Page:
What makes JavaScript different from other programming languages is the variety of design patterns offered by it-which make the code more organized, maintainable and offers more control. Well,so much pampering for the users :D.But,the design pattern to be used depends largely on the problem that you are trying to solve and the underlying pros and cons of using one pattern over the other.Whatever be the case,there are various number of patterns to choose from and it’s highly likely that you would find a pattern matching your requirements. Let’s go through some of the design patterns.


Modules are an inevitable part of any application that makes various parts of the code separated and organised at the same time.This pattern encapsulates privacy and organisation.It is undoubtedly the most widely used design pattern and has been seen in many projects like jQuery.It was originally designed to provide public and private encapsulation in classes. The main focus lies in reducing the usage of global variables thereby decreasing the chances of collision with other code in the application.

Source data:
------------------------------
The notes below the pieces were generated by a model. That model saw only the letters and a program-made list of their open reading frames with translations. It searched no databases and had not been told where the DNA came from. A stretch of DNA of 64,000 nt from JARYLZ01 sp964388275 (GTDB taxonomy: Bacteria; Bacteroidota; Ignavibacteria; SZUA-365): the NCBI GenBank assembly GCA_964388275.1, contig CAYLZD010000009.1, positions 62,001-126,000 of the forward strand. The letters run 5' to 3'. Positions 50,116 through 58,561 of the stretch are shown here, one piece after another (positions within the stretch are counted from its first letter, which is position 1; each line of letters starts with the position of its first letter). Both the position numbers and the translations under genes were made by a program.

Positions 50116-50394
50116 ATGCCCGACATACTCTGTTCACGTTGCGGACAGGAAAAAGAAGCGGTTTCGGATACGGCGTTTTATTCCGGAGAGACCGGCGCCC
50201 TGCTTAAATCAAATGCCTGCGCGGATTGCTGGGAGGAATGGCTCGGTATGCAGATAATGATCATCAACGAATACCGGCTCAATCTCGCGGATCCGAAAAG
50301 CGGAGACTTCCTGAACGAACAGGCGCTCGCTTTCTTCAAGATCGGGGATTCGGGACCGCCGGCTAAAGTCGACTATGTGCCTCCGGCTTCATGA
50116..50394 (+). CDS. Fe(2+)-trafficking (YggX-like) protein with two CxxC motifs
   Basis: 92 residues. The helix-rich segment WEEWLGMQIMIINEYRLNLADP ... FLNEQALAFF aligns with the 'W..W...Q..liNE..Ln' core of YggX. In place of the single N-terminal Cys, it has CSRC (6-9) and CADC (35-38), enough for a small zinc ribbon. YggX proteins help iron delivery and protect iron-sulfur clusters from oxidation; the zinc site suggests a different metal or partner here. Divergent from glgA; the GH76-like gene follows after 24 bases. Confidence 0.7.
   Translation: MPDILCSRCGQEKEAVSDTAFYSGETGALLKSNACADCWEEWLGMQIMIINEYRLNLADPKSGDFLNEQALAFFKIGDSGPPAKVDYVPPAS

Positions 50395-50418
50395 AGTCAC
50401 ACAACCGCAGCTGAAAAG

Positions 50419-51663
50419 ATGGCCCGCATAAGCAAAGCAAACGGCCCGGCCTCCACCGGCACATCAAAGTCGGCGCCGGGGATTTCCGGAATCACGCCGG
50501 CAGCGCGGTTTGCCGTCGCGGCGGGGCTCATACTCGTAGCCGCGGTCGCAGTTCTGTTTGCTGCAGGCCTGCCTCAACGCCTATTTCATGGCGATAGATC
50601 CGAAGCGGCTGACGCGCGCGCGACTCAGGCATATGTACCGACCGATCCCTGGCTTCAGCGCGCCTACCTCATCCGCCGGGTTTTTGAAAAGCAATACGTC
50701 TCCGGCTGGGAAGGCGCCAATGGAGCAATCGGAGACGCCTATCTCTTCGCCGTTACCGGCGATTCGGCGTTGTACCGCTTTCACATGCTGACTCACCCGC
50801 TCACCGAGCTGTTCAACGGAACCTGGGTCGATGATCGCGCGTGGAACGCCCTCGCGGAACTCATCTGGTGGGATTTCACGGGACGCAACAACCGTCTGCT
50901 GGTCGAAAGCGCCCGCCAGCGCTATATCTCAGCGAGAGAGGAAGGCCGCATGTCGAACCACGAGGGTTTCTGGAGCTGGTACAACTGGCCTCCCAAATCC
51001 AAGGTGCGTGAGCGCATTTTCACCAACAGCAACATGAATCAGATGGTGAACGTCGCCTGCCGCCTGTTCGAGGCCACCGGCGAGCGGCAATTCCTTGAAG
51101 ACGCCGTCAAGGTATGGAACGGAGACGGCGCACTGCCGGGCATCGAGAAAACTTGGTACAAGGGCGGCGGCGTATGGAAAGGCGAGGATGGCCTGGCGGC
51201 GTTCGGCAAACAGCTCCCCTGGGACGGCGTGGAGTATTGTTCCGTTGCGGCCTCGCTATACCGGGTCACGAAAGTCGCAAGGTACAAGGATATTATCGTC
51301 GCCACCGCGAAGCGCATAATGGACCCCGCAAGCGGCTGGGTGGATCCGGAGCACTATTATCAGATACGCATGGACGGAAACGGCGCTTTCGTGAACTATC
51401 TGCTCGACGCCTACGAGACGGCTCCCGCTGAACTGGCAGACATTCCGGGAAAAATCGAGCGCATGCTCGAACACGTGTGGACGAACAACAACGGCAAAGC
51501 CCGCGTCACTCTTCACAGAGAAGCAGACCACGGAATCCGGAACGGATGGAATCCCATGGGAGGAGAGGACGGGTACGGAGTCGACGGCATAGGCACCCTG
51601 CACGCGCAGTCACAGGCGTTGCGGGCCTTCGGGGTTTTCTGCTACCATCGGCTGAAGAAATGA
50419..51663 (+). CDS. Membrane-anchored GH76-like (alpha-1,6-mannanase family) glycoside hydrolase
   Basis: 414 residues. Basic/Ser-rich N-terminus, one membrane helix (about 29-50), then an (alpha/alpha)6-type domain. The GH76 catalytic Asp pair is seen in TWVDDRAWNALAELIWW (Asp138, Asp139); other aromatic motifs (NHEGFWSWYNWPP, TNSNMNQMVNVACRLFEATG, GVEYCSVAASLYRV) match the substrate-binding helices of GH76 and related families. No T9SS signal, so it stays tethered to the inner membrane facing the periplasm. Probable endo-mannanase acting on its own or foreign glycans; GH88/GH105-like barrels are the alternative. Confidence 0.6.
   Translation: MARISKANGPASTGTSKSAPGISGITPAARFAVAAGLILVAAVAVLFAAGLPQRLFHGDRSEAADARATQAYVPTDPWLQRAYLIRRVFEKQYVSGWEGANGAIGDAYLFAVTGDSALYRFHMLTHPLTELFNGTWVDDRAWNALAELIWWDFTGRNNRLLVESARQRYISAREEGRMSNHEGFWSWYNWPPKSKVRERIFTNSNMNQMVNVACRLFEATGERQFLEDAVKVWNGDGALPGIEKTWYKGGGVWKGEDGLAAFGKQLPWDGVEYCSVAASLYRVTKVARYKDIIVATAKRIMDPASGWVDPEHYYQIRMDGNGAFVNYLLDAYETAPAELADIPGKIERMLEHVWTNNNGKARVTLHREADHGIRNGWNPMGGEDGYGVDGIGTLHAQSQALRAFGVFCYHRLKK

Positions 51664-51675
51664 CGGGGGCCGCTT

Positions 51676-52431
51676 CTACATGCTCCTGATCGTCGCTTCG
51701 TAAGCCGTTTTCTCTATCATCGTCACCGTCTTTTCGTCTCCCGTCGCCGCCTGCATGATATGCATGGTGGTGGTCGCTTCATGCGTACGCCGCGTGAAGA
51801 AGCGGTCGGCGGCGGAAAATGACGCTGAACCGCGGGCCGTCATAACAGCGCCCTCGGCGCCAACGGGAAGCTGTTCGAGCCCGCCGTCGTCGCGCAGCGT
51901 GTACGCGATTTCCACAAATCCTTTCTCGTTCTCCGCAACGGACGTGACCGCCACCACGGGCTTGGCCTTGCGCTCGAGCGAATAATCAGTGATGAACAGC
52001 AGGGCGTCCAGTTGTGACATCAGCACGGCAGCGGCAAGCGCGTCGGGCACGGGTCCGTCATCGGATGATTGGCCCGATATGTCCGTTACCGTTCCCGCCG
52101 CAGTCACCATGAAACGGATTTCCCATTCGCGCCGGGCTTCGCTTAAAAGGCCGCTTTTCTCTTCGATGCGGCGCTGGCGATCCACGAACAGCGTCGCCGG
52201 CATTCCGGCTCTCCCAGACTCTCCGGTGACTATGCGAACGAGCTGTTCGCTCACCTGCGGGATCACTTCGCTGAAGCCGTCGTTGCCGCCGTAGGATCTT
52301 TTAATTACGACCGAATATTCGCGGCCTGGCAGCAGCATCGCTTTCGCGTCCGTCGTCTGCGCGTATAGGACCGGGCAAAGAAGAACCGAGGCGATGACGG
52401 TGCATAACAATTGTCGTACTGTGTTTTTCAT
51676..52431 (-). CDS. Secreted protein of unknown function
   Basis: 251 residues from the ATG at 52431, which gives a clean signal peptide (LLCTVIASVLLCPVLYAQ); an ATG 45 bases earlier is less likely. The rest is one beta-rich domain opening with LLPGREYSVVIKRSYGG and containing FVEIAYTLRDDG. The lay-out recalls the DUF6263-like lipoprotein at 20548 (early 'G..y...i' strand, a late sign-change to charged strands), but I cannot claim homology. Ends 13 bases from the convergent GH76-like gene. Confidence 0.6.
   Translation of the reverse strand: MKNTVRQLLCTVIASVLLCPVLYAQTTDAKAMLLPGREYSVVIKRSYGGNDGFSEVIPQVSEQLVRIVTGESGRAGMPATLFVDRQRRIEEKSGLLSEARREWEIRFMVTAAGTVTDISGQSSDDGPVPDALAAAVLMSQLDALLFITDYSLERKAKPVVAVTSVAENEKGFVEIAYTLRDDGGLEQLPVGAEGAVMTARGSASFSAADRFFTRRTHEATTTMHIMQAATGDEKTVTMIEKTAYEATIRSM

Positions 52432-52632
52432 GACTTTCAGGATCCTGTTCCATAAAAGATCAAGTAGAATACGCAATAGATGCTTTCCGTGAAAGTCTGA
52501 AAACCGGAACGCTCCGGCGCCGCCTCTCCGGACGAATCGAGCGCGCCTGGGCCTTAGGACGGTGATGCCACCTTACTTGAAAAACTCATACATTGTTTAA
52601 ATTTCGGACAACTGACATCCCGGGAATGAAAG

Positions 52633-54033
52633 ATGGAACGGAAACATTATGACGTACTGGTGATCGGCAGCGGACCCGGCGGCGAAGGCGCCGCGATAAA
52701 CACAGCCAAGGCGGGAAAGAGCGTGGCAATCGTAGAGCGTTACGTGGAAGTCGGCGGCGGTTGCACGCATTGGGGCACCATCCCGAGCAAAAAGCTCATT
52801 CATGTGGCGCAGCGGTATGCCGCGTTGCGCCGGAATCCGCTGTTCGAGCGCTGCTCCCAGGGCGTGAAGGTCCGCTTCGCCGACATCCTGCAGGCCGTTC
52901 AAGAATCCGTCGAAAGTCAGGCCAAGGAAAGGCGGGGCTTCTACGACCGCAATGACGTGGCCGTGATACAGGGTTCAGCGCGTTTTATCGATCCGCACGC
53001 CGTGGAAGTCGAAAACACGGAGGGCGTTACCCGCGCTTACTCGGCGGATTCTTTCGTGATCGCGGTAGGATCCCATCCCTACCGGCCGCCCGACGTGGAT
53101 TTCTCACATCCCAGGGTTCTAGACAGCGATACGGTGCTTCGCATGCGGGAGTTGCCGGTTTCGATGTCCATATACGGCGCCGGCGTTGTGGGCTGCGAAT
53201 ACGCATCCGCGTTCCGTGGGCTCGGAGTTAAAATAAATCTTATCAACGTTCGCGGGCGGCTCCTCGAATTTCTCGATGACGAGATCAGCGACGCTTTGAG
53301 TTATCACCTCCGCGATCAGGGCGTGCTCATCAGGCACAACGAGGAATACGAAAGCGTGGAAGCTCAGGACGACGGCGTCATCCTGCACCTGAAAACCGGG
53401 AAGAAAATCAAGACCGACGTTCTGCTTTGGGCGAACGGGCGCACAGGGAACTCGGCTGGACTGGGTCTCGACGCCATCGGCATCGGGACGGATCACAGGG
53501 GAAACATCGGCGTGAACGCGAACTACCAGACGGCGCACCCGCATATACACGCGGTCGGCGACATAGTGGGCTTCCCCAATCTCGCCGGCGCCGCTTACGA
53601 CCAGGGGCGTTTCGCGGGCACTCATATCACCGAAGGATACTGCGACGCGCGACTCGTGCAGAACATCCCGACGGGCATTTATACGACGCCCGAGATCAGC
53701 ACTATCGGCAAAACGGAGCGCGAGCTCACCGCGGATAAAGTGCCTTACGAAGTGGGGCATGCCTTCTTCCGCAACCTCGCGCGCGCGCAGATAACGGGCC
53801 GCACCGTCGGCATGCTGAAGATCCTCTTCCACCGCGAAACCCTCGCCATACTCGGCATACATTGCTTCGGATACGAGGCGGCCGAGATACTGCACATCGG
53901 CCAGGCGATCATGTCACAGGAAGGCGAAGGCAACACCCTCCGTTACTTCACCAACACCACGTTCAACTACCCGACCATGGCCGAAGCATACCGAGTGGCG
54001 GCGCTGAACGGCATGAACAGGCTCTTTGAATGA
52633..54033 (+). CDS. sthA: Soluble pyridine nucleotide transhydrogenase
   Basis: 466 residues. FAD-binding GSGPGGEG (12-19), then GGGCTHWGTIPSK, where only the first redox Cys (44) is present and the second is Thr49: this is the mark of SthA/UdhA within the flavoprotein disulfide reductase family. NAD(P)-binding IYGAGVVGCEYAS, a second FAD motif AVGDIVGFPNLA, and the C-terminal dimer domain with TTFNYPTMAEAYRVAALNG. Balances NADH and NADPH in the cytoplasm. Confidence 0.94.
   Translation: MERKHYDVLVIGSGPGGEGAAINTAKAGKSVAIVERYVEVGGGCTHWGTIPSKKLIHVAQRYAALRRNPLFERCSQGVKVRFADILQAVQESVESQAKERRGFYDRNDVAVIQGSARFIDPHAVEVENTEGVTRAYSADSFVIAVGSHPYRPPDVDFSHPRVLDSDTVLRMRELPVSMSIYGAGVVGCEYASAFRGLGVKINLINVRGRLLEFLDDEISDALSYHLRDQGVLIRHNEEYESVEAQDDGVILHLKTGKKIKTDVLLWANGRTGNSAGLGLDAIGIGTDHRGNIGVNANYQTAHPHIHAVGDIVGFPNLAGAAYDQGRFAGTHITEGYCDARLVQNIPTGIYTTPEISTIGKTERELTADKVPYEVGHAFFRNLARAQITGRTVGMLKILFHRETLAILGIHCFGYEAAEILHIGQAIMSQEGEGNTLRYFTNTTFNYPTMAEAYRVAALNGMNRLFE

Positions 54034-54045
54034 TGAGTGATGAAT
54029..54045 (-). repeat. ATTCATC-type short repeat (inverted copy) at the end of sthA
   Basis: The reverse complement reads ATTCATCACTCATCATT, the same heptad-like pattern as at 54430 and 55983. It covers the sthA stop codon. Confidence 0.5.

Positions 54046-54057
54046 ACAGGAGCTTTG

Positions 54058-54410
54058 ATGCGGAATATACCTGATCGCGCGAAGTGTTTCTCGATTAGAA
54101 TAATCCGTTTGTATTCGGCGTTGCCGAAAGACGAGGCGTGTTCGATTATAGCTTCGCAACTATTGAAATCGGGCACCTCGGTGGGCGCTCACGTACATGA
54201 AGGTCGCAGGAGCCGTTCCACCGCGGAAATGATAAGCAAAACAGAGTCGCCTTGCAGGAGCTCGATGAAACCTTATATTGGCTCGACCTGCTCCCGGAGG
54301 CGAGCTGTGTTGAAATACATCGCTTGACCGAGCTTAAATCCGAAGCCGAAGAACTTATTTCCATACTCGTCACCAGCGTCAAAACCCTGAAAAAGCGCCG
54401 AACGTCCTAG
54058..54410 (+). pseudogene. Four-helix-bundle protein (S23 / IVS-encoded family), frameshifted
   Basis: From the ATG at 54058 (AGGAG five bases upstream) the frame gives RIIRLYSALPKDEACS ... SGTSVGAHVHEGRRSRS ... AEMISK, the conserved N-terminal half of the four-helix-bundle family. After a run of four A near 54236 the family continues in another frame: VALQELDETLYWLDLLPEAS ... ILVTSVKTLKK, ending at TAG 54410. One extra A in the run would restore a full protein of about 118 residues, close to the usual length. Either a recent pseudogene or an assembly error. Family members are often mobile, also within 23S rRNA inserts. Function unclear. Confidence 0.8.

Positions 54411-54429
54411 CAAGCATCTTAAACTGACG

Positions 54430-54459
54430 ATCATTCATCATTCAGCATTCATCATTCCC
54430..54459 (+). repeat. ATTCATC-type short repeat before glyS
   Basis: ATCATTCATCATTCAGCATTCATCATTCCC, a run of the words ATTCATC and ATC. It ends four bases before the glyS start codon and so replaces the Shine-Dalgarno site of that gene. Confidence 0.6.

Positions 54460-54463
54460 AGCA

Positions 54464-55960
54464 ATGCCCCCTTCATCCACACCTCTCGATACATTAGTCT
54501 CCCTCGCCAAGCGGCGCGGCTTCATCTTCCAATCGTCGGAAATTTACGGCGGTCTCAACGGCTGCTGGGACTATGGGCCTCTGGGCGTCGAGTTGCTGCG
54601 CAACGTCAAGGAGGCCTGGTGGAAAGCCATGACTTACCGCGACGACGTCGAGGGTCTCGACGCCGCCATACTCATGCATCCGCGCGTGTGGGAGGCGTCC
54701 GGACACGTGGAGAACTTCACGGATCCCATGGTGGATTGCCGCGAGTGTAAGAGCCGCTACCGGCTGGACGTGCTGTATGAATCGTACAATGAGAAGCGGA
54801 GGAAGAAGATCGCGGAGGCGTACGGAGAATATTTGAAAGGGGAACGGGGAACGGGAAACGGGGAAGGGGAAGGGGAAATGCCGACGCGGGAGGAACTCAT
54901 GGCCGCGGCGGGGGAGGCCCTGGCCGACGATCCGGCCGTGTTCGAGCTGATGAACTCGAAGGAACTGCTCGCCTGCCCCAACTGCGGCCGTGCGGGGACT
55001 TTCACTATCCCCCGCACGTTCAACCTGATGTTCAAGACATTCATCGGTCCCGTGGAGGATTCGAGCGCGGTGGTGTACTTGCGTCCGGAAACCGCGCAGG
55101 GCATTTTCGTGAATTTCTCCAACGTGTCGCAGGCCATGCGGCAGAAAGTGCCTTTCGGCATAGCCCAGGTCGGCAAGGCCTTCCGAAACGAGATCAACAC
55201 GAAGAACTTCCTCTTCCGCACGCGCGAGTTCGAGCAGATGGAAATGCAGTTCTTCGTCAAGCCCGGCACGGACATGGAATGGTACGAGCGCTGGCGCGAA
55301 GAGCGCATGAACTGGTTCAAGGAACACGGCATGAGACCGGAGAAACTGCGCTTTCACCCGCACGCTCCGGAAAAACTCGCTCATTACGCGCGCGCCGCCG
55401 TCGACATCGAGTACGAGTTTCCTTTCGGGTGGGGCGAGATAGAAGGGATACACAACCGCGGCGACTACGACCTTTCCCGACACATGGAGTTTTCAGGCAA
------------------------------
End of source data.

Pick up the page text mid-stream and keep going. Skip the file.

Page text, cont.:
Before we start discussing the module pattern in JavaScript,let’s recall the access specifier that we’ve been using in our code for so long:

public : members that can be accessed from anywhere

private : members that can be accessed from inside the object

privileged : members that can only be directly accessed from inside the object, but which can be indirectly accessed from outside via a public method.

You won’t find the terms “private”,”public” or “protected” appearing in your code though-but privacy can still be obtained.This is where the use of closures  i.e. function scoping comes to the rescue.Variables or methods that are declared are only available to the module itself.However,those defined in the return statement are available to everyone.Consider the following code extract:

var Person=(function()


	var Salary;                       		//private property

	function increment(amt){                   	//private method


			console.log("Oops!Enter correct amount");


	return {

		occupation: "service";              //public property

		change Occ: function(occ){          //public method
		total: function(income){            //privilege method

Now consider:

var teacher=Person(-5000);